4.    public Nullable<System.DateTime> Time { getset; }  
  5.    public int ID { getset; }  
  6.    public int MemberID { getset; }  
  8.    public virtual Member Member { getset; }  
  9. }  
  10. // And finally the TestDBEntities will look like  
  11. public partial class TestDBEntities : DbContext  
  12. {  
  13.    public TestDBEntities() base("name=TestDBEntities")  
  14.    {  
  15.    }  
  17. protected override void OnModelCreating(DbModelBuilder modelBuilder)  
  18. {  
  19.    throw new UnintentionalCodeFirstException();  
  20. }  
  22.    public DbSet<Activity> Activity { getset; }  
  23.    public DbSet<Member> Member { getset; }  
  24. }  
Mapping and configuration
You must be wondering about the clean code, how it is possible that everything is working with the clean code without any extra mapping.
DbContext Class
Actually, the DbContext class that is quite similar to ObjectContext is a combination of the “Unit Of Work” and “Repository” patterns that has three important methods, the Set() method that returns a DbSet instance, ValidateEntity method for validating an entity, and most important is the SaveChanges() method that sends changes to the database.
Configuration files
As I said in the intro there are three layers that represent a good schema to work with an RDBMS (a data-driven approach).
Entities are basically the classes on the client-side that need to be mapped on the database at runtime. Now here we need all these configuration files to map our entity classes to the database in a proper way, so we could avail of the RDBMS features.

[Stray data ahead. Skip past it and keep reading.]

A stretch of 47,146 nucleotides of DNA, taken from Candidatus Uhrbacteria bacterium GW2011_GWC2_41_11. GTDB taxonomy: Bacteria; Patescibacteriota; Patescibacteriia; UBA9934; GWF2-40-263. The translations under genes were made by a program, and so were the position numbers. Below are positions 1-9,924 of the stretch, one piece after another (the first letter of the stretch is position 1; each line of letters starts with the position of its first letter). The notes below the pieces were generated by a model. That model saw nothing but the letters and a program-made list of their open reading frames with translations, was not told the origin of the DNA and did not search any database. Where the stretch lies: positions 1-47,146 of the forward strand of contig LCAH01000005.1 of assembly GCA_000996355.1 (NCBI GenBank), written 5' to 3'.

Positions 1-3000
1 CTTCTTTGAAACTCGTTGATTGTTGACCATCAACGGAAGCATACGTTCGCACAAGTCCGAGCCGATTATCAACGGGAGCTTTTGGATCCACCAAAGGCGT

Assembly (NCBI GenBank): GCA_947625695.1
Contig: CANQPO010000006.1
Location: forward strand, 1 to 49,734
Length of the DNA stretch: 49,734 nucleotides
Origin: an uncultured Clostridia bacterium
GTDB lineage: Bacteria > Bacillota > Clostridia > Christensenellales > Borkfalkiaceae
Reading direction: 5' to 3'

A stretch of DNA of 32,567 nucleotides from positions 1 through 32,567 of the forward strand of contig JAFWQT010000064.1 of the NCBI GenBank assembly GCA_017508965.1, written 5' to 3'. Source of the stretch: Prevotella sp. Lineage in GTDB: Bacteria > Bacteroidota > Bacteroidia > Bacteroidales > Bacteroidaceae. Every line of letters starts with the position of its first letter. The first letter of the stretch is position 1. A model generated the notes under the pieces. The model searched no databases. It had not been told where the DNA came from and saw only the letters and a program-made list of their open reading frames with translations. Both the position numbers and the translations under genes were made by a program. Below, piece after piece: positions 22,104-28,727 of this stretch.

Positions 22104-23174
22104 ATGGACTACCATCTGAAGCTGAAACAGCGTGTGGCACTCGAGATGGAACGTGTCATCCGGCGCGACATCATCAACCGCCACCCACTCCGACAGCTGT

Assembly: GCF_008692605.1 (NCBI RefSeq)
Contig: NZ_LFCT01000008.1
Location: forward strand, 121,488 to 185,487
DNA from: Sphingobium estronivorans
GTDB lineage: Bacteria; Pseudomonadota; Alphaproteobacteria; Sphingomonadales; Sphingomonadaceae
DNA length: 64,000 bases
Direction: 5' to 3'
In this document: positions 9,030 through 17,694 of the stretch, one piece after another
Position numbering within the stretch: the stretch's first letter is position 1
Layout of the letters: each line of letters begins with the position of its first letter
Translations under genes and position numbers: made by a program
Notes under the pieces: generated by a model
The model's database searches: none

Any system that follows a data-driven approach uses three models known as 1. “Conceptual model”, 2. “Logical model”, 3. “Physical model”.
Let's have a brief discussion on these models: 
  1. Conceptual Model: It defines the tables (entities) and their relationship.
  2. Logical Model: It provides the relationships (mappings) among the tables (entities) using foreign key relationships.
  3. Physical Model: It specifies the storage, partitions, and indexing details of the database.
The Entity Framework follows this pattern strictly and it creates 3 files with the extensions *.csdl, *.msl, and *.ssdl.
When we compile our project, the EF generates these files behind the scenes. Strictly speaking actually the .edmx file is itself an XML-based file that contains details about the linking among entities and the preceding specified files.
Why these files are required